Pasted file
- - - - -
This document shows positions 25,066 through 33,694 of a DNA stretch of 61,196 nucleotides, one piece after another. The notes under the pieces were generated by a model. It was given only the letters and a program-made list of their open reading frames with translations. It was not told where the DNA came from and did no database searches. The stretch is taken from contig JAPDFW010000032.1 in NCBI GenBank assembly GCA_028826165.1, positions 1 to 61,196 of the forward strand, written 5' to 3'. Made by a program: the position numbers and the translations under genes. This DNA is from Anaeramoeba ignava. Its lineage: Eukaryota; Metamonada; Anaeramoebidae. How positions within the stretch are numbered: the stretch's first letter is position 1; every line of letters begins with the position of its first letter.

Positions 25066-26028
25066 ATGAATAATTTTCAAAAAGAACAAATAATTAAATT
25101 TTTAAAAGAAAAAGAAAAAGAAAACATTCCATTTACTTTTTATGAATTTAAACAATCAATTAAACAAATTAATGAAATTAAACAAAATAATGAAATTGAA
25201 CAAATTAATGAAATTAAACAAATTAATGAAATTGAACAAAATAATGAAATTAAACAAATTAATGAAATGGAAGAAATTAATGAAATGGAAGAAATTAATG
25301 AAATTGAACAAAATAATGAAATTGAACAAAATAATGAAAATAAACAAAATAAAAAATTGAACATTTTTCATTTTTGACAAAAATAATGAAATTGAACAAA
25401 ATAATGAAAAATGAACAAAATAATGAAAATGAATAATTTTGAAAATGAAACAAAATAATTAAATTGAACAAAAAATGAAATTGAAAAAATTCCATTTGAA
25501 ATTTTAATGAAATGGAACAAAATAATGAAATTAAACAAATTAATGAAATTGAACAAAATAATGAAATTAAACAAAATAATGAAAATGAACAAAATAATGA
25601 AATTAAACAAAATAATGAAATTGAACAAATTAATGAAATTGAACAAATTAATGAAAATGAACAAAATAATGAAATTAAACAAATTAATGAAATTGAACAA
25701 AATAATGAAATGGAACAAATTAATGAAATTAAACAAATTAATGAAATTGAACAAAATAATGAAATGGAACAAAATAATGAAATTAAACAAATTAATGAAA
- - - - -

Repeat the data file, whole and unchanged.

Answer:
This document shows positions 25,066 through 33,694 of a DNA stretch of 61,196 nucleotides, one piece after another. The notes under the pieces were generated by a model. It was given only the letters and a program-made list of their open reading frames with translations. It was not told where the DNA came from and did no database searches. The stretch is taken from contig JAPDFW010000032.1 in NCBI GenBank assembly GCA_028826165.1, positions 1 to 61,196 of the forward strand, written 5' to 3'. Made by a program: the position numbers and the translations under genes. This DNA is from Anaeramoeba ignava. Its lineage: Eukaryota; Metamonada; Anaeramoebidae. How positions within the stretch are numbered: the stretch's first letter is position 1; every line of letters begins with the position of its first letter.

Positions 25066-26028
25066 ATGAATAATTTTCAAAAAGAACAAATAATTAAATT
25101 TTTAAAAGAAAAAGAAAAAGAAAACATTCCATTTACTTTTTATGAATTTAAACAATCAATTAAACAAATTAATGAAATTAAACAAAATAATGAAATTGAA
25201 CAAATTAATGAAATTAAACAAATTAATGAAATTGAACAAAATAATGAAATTAAACAAATTAATGAAATGGAAGAAATTAATGAAATGGAAGAAATTAATG
25301 AAATTGAACAAAATAATGAAATTGAACAAAATAATGAAAATAAACAAAATAAAAAATTGAACATTTTTCATTTTTGACAAAAATAATGAAATTGAACAAA
25401 ATAATGAAAAATGAACAAAATAATGAAAATGAATAATTTTGAAAATGAAACAAAATAATTAAATTGAACAAAAAATGAAATTGAAAAAATTCCATTTGAA
25501 ATTTTAATGAAATGGAACAAAATAATGAAATTAAACAAATTAATGAAATTGAACAAAATAATGAAATTAAACAAAATAATGAAAATGAACAAAATAATGA
25601 AATTAAACAAAATAATGAAATTGAACAAATTAATGAAATTGAACAAATTAATGAAAATGAACAAAATAATGAAATTAAACAAATTAATGAAATTGAACAA
25701 AATAATGAAATGGAACAAATTAATGAAATTAAACAAATTAATGAAATTGAACAAAATAATGAAATGGAACAAAATAATGAAATTAAACAAATTAATGAAA